Tuesday, April 26, 2016

Feds deciding if coal-export project violates tribal rights

For centuries, Lummi tribal fishermen have harvested, dug up clams and fished for salmon in the tidelands and waters of northwest Washington state.

Now, the tribe says a proposed $700 million project to build the nation’s largest coal-export terminal threatens that way of life. The tribe last year asked federal regulators to deny permits for project, saying it would interfere with the tribe’s treaty-reserved fishing rights.

The Gateway Pacific Terminal, a venture between SSA Marine and Cloud Peak Energy, would handle up to 54 million metric tons of dry bulk commodities, mostly coal, at a deep water port at Cherry Point. Coal would be shipped by train from Montana and Wyoming for export to Asia.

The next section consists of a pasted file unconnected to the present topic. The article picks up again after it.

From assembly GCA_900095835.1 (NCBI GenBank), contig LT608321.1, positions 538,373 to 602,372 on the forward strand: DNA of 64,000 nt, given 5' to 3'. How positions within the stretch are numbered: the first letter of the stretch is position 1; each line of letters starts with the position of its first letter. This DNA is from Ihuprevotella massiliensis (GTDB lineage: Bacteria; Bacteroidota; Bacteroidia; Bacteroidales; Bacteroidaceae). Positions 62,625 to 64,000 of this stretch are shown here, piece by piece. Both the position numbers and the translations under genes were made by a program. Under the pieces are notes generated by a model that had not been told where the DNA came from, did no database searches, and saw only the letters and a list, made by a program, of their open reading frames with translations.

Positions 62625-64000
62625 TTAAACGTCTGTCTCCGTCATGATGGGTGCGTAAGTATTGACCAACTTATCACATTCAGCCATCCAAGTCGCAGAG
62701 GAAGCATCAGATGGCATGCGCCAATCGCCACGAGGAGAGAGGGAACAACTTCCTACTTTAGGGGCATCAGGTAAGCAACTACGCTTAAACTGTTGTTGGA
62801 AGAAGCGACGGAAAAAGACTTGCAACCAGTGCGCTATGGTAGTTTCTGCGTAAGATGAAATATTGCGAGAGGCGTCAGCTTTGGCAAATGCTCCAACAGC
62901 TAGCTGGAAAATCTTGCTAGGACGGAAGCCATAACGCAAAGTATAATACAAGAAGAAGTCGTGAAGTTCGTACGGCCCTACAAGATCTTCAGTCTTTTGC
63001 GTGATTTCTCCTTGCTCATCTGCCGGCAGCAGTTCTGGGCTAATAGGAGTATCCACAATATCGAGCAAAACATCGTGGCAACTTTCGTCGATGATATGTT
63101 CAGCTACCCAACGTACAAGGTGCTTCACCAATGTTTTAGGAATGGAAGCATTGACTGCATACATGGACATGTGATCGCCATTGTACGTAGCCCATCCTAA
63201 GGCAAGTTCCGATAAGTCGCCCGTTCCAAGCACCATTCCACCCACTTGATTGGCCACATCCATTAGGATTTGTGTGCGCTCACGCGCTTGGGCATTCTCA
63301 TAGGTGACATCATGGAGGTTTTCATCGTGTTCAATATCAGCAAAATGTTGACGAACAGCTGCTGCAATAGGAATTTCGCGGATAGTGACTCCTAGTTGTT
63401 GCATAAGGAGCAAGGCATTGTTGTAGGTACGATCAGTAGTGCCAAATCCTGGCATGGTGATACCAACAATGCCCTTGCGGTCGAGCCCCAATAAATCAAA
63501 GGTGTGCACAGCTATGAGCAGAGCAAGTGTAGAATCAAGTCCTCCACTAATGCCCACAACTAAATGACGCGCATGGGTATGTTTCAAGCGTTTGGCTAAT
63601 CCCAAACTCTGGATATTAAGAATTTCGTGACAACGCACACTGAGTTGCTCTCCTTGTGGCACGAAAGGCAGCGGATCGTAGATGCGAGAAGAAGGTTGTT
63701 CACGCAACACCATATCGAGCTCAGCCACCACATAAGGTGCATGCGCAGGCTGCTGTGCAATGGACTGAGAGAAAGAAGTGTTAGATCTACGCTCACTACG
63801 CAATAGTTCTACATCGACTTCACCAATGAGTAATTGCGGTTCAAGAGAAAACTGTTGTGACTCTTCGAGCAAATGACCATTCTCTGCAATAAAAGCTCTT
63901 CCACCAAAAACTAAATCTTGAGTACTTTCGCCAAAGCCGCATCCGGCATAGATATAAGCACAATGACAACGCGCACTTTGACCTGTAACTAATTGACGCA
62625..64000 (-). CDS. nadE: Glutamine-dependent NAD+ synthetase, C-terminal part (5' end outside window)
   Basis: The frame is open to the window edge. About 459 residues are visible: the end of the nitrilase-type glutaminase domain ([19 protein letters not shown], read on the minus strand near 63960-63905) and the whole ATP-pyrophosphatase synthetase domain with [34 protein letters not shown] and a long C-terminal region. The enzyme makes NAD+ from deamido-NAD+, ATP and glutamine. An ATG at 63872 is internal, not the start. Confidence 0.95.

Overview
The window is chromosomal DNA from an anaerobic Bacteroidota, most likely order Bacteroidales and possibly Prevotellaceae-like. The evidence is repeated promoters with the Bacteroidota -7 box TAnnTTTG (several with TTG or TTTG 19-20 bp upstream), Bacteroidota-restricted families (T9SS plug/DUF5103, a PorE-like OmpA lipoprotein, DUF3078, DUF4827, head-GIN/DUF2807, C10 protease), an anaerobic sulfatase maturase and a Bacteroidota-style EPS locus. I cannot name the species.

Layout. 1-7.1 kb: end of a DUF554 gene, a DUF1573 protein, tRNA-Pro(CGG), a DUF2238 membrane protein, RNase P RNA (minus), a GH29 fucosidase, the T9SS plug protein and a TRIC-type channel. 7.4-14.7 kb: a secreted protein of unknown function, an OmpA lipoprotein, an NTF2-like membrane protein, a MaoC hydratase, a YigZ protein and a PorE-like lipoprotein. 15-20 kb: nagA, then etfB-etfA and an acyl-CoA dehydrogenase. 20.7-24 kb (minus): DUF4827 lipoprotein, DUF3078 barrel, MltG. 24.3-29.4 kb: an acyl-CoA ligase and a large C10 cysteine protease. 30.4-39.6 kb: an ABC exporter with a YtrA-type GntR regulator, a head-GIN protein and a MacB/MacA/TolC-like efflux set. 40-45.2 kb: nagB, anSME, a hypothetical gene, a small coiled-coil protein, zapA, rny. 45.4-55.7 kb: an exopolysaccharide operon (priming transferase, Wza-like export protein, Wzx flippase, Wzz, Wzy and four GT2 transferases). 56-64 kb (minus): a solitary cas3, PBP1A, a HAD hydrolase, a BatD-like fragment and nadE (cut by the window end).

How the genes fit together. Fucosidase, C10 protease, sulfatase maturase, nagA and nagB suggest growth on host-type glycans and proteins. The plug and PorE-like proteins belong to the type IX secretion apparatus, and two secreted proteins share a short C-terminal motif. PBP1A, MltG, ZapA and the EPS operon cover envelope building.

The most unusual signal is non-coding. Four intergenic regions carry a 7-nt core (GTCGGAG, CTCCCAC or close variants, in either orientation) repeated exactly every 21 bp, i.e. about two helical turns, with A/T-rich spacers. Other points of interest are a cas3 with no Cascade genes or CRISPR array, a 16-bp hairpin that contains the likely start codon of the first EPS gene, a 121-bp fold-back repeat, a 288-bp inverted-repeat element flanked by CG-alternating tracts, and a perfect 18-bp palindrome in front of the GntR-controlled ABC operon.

If the Army Corps of Engineers, the federal agency overseeing the permitting process, finds that the proposed terminal would disrupt the tribe’s rights to fish in its traditional areas, it won’t issue permits. A decision is expected this week.

More:  http://www.bellinghamherald.com/news/state/washington/article73652197.html

Read more here: http://www.bellinghamherald.com/news/state/washington/article73652197.html#emlnl=Morning_Newsletter#storylink=cpy

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